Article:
Norwegian Financial Mechanism will fund the administrations of Bulgarian municipalities with a project worth 1 million Euro to improve their administrative capacity for 30 months. The project meeting was held in Veliko Tarnovo and was attended by representatives of the National Association of Municipalities, the Bulgarian Council of Ministers, the Norwegian Association of Local and Regional Authorities, the Norwegian Embassy and the Barents Secretariat.
November 1 in Bulgaria is celebrated as the Day of National Revival Leaders. On this day, Bulgarians commemorate the work of Bulgarian educators, writers, revolutionaries and holy leaders in reviving the national spirit under the Ottoman rule and the pursuit of education and literature.
The holiday is noted annually by torchlight processions and is a public holiday in Bulgaria. Initially the holiday celebrates the educational, religious and revolutionary figures of the Bulgarian National Revival during 18-19th centuries. In a broader sense, this public holiday celebrates all current and former school, literary, theatre, music, and cultural figures who, though unknown to the general public contribute to the case for the spiritual growth of the Bulgarians.
This day is proposed and introduced in 1922 by Stoyan Omarchevski, then Minister of Education in the Alexander Stamboliyski led government. They picked this date, because it is also the day of St. John of Rila in the Orthodox Christian calender.
Owners of property in Veliko Tarnovo’s Nezavisimost Street and developers who want to build in the area will have to meet certain requirements for renovation and construction.
An expert team of architects Nikolay Malakov, Donka Koleva and Stefan Tangalov have prepared a scaled model of the original look of the historic street, as well as a set of requirements for developers, regarding the buildings height, elongation, façade, etc.
The Emen Cave, located at the beginning of the Emen Walking Trails, is 3,113 meters long and ranks seventeen in the list of the deepest caves in Bulgaria.
In the past, the cave was used consistently as mushroom plantation, a warehouse for ripening cheese, and as a part of the military base, built above the cave. This explains the concrete slab at the entrance and the elevator shaft in the arch.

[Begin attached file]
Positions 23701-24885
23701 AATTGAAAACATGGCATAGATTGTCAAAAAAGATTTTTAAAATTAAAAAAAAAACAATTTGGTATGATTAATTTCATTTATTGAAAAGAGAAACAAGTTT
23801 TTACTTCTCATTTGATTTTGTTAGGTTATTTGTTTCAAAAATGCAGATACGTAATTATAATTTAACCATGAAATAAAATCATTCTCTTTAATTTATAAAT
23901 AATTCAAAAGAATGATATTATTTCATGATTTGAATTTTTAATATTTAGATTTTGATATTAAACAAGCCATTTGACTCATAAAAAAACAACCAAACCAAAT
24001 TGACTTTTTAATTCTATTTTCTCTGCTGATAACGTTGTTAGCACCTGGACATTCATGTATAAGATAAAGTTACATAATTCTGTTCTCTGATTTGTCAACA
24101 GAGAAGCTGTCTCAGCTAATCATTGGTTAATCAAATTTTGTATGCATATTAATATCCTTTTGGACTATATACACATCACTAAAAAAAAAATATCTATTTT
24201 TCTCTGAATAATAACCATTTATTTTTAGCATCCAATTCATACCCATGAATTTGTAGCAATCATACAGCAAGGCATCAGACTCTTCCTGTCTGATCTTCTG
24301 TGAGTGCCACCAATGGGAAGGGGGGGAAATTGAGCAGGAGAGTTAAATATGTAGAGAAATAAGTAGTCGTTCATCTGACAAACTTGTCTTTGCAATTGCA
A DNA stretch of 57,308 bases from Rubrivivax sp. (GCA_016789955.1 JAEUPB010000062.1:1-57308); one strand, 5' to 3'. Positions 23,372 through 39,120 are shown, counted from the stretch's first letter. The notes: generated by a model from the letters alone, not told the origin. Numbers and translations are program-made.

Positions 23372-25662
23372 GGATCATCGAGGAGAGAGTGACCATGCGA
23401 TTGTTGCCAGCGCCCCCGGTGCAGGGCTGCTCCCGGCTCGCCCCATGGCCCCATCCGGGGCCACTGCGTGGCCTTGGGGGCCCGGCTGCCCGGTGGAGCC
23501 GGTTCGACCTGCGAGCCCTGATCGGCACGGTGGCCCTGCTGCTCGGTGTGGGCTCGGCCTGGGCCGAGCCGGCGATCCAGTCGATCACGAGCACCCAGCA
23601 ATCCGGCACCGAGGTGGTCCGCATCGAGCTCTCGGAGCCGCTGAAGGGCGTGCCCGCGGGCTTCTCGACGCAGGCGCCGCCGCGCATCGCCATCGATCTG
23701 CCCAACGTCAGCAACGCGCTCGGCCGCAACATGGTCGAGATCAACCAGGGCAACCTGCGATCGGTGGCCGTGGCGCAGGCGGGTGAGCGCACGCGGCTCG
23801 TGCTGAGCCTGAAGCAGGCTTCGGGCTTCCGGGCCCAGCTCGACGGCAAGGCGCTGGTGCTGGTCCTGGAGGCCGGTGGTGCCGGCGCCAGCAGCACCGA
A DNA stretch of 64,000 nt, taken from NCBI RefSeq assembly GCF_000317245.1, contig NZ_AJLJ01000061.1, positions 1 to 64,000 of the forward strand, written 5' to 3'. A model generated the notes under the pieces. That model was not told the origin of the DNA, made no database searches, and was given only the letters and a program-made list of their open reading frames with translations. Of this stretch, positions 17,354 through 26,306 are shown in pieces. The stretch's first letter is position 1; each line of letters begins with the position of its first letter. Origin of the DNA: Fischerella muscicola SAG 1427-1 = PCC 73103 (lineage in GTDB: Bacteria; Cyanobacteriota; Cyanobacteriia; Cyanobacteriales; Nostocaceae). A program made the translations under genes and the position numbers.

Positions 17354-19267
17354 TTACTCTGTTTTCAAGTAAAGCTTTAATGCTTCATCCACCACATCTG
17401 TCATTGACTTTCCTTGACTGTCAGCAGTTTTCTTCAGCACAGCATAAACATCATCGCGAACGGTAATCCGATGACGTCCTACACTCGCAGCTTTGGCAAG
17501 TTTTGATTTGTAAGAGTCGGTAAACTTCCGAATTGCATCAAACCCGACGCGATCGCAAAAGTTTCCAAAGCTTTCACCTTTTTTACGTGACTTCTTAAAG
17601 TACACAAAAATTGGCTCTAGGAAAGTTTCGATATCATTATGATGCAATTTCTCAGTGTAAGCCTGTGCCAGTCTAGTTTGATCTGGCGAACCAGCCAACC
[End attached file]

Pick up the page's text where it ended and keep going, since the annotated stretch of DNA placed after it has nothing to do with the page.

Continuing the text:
Lafchieva House is the only remaining three-storey Bulgarian house in traditional style from the Revival period. This interesting Revival house was built around the early 40s of the 19th century and is famous for its construction, which does not include a single nail or metal bracket. All fittings are carved from wood. The house is located on the main street of Dryanovo and is a listed building of national importance.
Nikola Gaynardzhiyata is the master-builder of the Lafchieva House. Because of its method of construction, the house is also known as “the house with no nails”. A little known fact is that it is not a single home, but two semi-detached homes, Lafchieva and Pereva Houses, connected through their roof and façade in an architectural composition.
Typical of the Renaissance style, each upper floor of the Lafchieva House slightly protrudes over the lower floor. The ground floor is designed for business – it consists of shops, warehouses and basements. Тhe house looks completely different from the inner court. Seen from there, it has two floors, made of stone and whitewashed façade, with a gallery and tall, rectangular carved wooden columns supporting the roof.
Lafchieva House (and the Pereva) impresses with its precise workmanship and elegant use of wood in the interior, as well as the perfect masonry, which at that time was typical of Dryanovo builders. Characteristic of the Lafchieva House (unlike the National Revival period houses of Tryavna) is its minimalistic decoration – small stylized rosettes diversify the doors of some of cupboards, and there is a carved “sun”on the ceiling of the dining room, characteristic of that period.
Internally, the house is decorated with furniture and household items that combine local craft production with the West European import furniture, especially fashionable in that era. Now, here you can see a permanent museum exhibition, which depicting the life, crafts, fabrics and clothing typical of wealthy Bulgarians from that period.
On the ground floor, there is a vintage photo studio, where tourists and residents of Dryanovo can be photographed dressed in traditional costumes of this region.
According to Bulgarian mythology St Dimitar brings the winter, while St. George – the summer. A folktale presents the saints as twin brothers, St Dimitar being the first born. He rides a red horse and is the master of frost and snow. It is believed that the first snowflakes fall from his white long beard.